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Title: Investigation Of A Novel Class Of Conducting Polyaniline And Related Systems
Authors: Chaudhuri, Debansu
Advisors: Sarma, D D
Keywords: Polyaniline (PANI)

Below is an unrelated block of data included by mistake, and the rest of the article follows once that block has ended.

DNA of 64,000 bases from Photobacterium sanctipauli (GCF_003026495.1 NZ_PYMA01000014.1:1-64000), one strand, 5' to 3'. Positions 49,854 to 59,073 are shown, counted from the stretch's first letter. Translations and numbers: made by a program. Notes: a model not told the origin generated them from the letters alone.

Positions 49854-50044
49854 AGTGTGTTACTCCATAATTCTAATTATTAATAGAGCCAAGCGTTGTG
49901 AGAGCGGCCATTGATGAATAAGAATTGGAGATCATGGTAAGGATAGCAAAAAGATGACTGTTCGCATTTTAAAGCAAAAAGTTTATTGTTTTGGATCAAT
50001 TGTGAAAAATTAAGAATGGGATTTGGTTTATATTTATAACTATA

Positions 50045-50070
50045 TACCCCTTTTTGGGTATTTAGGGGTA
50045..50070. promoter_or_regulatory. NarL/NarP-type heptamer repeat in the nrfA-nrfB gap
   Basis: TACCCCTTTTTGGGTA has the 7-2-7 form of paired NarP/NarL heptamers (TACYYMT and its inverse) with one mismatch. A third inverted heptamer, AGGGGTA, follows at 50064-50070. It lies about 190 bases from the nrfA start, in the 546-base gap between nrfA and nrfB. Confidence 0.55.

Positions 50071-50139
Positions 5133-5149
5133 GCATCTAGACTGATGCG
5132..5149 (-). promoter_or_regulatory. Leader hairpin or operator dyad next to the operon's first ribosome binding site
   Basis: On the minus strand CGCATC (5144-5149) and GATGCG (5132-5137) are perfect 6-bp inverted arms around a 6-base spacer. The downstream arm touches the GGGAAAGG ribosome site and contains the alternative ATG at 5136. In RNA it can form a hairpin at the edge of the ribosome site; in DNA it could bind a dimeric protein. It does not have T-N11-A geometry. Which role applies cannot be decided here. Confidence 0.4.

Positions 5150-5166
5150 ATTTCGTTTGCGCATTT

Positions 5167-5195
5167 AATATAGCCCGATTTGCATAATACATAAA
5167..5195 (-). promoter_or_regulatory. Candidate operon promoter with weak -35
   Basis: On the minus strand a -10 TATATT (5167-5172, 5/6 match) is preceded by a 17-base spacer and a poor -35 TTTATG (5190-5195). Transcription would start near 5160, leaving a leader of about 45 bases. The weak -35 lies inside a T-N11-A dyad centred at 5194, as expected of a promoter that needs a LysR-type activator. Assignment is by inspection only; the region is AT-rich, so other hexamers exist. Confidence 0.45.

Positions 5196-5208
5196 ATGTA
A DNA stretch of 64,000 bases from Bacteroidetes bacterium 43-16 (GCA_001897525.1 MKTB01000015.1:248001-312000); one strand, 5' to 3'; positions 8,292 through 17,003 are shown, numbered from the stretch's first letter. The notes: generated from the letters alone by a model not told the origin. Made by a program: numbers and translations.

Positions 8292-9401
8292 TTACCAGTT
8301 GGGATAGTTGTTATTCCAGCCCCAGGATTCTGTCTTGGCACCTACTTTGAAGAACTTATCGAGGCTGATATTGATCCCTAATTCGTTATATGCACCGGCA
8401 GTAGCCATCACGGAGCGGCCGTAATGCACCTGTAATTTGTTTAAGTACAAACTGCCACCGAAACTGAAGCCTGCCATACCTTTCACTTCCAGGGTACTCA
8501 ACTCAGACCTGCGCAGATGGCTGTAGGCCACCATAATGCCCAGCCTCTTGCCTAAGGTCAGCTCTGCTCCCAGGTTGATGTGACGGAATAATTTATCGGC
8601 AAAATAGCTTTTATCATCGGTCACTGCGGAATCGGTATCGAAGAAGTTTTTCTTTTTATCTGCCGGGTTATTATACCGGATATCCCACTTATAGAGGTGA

Doped Polyaniline
Novel Polyaniline Systems
Conjugated Polymers
Polymers - Conduction
Conducting Polyaniline
Submitted Date: Jun-2006